the cytostatic cyclophosphamide, usually administrated in low amount if compared to other medicaments of this type (i.e. 5-fluorouracil). Only 10% of the administrated active ingredient is excreted unchanged via urine, while metabolites and transformation products are not considered in this study;
the antibiotic erythromycin: among macrolides, this antibiotic mostly suffers from analytical detection problems. Also, only 5% of the administrated active ingredient is excreted unchanged via urine.
For the remaining 20 relevant compounds, the industrial stream resulted in being the main source of AMPA, bezafibrate, and PFOS while micropollutants of medical use appeared minimal (i.e. atenolol, carbamazepine, diclofenac, etc). On the contrary, both Luxembourgish and German domestic wastewater streams significantly contribute to micropollutants like benzotriazole, diclofenac, TCPP, and tolytriazole. As AMPA usually co-occurs with glyphosate, their transport is traditionally described together. However, previous researchers (Grandcoin et al. 2017) indicated industrial phosphonate chelating agents as an alternative source of AMPA, which is in line with the strong contribution of the industrial stream identified in this study. It is interesting to observe that among beta-blockers, atenolol and propranolol seemed to be more administrated in Luxembourg, with mass loads 3 and 26 times higher than in Germany, respectively. On the contrary, metoprolol was four times higher in Germany than in Luxembourg.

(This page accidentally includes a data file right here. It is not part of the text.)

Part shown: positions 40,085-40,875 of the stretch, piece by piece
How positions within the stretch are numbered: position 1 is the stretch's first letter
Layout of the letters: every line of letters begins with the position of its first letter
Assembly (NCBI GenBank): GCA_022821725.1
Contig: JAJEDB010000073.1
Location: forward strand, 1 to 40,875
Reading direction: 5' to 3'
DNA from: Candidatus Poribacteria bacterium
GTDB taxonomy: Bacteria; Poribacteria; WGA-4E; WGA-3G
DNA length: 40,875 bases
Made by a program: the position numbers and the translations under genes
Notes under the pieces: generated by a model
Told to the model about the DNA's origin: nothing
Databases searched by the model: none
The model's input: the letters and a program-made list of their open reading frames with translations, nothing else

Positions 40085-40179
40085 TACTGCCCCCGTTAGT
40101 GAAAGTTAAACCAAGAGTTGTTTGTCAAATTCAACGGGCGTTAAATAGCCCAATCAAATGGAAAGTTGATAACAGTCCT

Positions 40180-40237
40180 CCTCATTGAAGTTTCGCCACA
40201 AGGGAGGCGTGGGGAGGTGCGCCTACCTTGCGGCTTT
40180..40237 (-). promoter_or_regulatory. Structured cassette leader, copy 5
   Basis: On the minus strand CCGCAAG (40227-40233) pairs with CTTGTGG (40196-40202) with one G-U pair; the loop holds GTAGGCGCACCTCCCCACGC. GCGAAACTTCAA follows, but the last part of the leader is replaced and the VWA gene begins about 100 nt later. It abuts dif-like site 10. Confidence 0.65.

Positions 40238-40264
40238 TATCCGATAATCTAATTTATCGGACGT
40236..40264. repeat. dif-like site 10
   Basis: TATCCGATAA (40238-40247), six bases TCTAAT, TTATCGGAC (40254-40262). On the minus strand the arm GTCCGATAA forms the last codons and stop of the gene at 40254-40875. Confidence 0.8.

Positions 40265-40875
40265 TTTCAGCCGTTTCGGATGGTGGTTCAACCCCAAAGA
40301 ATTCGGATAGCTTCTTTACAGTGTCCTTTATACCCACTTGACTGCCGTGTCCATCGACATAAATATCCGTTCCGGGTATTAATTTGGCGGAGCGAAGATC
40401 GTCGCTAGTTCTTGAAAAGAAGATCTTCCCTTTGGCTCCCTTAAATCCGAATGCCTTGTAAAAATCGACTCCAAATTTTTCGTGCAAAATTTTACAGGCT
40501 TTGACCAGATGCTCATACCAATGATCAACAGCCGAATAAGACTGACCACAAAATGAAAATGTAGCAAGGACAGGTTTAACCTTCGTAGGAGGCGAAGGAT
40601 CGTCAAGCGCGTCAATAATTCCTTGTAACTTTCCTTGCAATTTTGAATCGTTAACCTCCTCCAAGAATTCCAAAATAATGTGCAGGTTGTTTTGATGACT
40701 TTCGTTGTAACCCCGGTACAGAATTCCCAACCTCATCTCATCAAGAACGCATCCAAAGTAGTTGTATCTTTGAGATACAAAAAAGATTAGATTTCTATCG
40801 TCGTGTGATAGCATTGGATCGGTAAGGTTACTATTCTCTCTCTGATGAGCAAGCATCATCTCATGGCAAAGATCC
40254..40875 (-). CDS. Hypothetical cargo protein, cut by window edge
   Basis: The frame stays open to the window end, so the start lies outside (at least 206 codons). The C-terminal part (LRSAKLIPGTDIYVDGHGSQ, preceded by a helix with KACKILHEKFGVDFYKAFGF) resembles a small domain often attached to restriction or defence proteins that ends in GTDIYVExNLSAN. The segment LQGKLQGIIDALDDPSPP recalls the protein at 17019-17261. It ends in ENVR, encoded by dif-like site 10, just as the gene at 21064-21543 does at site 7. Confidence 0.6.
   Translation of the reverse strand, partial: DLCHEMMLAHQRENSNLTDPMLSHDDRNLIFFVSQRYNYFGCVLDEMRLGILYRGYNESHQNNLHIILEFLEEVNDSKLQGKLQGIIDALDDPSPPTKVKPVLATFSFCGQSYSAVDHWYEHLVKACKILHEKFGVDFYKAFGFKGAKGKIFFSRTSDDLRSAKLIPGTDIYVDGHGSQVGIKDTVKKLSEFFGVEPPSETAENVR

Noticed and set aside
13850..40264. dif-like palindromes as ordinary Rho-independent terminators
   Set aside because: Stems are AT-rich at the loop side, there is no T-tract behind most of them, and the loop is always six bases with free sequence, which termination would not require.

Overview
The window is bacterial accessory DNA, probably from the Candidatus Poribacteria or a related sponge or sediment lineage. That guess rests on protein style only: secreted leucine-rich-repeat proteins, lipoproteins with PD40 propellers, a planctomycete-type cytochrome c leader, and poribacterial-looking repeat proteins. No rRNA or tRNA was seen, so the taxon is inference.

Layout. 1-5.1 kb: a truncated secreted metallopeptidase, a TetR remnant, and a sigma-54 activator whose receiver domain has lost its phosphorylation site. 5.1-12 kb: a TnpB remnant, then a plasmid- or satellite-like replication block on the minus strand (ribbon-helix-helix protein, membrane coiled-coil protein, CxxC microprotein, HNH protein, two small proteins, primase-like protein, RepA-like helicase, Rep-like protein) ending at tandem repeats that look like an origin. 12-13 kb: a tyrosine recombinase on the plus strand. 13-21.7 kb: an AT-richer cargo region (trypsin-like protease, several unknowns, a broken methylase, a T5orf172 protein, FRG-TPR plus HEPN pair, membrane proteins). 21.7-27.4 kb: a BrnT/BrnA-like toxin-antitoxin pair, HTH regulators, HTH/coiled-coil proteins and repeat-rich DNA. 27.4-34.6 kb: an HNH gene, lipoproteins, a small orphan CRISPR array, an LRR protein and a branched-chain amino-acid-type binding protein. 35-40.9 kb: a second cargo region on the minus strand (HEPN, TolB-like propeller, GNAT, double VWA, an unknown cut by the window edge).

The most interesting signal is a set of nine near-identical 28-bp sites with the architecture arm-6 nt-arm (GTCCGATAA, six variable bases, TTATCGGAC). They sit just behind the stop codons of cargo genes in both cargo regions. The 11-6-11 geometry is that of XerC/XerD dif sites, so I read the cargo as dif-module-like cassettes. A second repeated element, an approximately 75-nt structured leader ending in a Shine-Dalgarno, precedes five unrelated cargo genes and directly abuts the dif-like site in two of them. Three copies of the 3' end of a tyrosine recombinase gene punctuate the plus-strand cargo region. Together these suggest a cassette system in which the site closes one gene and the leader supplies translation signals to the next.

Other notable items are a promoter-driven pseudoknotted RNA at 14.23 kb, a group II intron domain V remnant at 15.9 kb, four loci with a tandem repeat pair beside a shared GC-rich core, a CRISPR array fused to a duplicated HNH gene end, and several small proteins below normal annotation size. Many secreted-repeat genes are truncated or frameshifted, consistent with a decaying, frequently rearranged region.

The concentration of the relevant substances was also measured to assess the removal in conventional WWTP treatment steps (Table 4).
For a few compounds, the effluent concentrations were higher than the influent ones. The reasons for that could be linked to the experimental methodology (i.e. analytical and sampling) or the fate mechanism of the single compound:
carbamazepine and lidocaine are known to be persistent and hardly removed (Falås et al. 2016; Gallé et al. 2019) in Conventional Activated Sludge (CAS) treatments. Additionally, carbamazepine metabolites can build back to the parent compound (Ternes 1998; Bahlmann et al. 2014; Scheurer et al. 2015). A zero removal is thus assumed;
the acetyl functional group of N-acetyl sulfamethoxazole breaks during the wastewater treatment process, generating the mother compound (sulfamethoxazole) (Göbel et al. 2005);
AMPA is a degradation product of glyphosate and/or phosphonates. As such, its fate has to be related to the parent compounds (Grandcoin et al. 2017).
Benzotriazole, TCPP, AMPA, diclofenac, and tolyltriazole were detected as the most abundant in the WWTP influent, exceeding 1,000 ng L−1 average concentrations. Among them, TCPP, diclofenac, and tolyltriazole were poorly removed while benzotriazole showed a moderate removal together with the antibiotics ciprofloxacin and clarithromycin.
Performance of VF
The intermittent regime was used as the basis for the operation of VF1 and VF2 because it is known to improve the oxidation-reduction conditions favorable for complete nitrification and elimination of micropollutants. Clogging of the medium has also been demonstrated to be less frequent if compared with continuous flow operation. Among 27 compounds, only 15 were considered relevant in the effluent of the WWTP as influent to VF1 and VF2. An average concentration and removal were considered for the post-treatment step.
Results show (Table 5) high removal efficiencies for most relevant compounds with the only exception of AMPA and TCPP, which are still discharged in relevant concentrations. These results confirm those already achieved in a previous pilot installed in a WWTP with less than 10,000 PE, operated for 6 months (Venditti et al. 2022).